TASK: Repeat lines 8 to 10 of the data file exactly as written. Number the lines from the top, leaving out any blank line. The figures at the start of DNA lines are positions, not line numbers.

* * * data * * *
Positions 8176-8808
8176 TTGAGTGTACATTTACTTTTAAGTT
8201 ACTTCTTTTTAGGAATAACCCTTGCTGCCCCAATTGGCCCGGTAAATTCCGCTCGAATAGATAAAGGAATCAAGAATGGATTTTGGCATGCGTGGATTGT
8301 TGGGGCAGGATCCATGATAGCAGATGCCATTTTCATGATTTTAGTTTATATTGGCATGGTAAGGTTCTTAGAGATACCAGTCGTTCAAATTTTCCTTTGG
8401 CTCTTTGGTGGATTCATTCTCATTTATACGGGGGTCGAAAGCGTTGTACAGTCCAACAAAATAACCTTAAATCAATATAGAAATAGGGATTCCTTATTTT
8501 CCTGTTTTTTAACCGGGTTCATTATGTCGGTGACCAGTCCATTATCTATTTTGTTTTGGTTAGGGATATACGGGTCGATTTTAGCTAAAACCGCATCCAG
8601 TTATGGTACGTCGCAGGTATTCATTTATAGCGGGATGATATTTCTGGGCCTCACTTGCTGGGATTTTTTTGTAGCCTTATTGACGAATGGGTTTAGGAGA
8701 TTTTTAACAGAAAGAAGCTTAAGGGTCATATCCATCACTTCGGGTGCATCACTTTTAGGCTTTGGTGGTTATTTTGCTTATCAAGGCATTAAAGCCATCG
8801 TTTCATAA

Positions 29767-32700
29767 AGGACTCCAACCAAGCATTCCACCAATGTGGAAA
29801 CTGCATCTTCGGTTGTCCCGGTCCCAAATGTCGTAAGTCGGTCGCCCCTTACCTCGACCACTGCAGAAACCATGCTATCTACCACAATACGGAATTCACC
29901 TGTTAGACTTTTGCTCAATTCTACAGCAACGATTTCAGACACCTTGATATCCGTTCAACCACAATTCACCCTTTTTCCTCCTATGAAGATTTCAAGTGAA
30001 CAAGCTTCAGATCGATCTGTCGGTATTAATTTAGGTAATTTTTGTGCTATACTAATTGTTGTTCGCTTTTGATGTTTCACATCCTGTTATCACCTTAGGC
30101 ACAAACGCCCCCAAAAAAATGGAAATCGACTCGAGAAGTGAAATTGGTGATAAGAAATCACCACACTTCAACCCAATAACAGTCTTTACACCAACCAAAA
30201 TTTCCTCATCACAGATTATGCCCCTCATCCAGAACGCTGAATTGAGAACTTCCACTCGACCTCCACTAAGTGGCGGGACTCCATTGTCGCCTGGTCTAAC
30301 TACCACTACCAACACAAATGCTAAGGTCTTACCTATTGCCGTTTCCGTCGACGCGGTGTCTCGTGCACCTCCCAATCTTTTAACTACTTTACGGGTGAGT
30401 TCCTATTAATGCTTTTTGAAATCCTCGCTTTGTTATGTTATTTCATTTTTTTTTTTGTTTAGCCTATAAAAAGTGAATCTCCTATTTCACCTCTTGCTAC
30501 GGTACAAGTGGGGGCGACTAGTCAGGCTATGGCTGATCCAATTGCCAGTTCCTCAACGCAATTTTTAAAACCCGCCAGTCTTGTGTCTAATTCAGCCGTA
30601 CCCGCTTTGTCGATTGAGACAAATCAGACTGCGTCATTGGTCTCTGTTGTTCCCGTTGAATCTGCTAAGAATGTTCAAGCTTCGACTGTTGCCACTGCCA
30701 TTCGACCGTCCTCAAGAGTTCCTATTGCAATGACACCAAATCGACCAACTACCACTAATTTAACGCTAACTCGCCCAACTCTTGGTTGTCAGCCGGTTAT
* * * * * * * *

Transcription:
8701 TTTTTAACAGAAAGAAGCTTAAGGGTCATATCCATCACTTCGGGTGCATCACTTTTAGGCTTTGGTGGTTATTTTGCTTATCAAGGCATTAAAGCCATCG
8801 TTTCATAA

Positions 29767-32700